Even if you have a professional registered agent, it is your responsibility to file the annual report. If you need assistance, please contact us.

E. John Wagner, II
jwagner@williamsparker.com
941-536-2037

May 1, 2014 Florida Business Entity Filing Deadline to Avoid Nonwaivable Penalty – 2014 Florida Annual Uniform Business Reports

The Florida Department of State deadline for filing a 2014 Florida Annual Uniform Business Report for Florida business entities and non-Florida entities registered in Florida is May 1, 2014. A non-negotiable late fee of $400 will be added to the Department of State fee for entities that file their Florida Annual Report after May 1, 2014. Failure to file a Florida Annual Report for 2014 will result in the administrative dissolution or revocation of an entity in September 2014.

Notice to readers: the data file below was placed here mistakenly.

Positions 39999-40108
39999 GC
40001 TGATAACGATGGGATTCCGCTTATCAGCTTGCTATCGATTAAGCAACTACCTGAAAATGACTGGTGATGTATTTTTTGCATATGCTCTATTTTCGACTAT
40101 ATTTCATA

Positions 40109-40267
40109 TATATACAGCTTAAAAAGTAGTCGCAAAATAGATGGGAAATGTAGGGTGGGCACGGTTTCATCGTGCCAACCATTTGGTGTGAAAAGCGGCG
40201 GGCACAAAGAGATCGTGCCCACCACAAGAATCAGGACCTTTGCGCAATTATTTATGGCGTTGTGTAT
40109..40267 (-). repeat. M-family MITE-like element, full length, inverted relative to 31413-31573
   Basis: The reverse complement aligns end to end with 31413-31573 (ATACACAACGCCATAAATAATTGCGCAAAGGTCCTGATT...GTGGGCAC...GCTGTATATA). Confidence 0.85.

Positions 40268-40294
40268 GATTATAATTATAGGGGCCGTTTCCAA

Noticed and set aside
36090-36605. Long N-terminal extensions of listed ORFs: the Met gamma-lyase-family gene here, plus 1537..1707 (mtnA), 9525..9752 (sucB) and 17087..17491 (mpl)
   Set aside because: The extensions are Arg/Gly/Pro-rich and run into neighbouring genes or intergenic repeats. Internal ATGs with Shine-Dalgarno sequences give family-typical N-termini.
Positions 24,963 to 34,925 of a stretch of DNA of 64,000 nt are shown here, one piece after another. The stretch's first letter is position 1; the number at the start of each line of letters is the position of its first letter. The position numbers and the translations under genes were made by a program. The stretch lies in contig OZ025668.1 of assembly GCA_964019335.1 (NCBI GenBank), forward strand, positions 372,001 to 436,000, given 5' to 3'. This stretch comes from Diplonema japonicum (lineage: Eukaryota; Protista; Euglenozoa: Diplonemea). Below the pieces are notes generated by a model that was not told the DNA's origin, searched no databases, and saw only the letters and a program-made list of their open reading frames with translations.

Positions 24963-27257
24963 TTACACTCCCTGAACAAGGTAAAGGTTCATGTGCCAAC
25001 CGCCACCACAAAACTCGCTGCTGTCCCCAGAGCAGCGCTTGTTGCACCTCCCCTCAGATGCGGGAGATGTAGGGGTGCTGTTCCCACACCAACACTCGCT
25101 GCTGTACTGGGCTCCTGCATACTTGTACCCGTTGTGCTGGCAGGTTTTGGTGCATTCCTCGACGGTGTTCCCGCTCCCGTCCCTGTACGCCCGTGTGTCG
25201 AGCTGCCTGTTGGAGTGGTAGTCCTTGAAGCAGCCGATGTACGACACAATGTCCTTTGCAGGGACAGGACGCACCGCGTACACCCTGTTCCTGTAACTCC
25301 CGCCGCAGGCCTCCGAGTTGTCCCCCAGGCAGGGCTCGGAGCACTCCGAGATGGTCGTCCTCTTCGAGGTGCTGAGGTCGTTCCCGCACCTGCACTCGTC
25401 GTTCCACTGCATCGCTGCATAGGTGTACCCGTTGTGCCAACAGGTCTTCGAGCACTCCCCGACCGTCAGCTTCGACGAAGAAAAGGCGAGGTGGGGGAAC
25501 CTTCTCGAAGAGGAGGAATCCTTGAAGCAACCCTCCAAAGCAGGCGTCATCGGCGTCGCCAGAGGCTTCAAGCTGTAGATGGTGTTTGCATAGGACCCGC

Annual Reports must be electronically filed at the Florida Department of State’s website: www.sunbiz.org.

Even if you have a professional registered agent, it is your responsibility to file the annual report. If you need assistance, please contact us.

E. John Wagner, II
jwagner@williamsparker.com
941-536-2037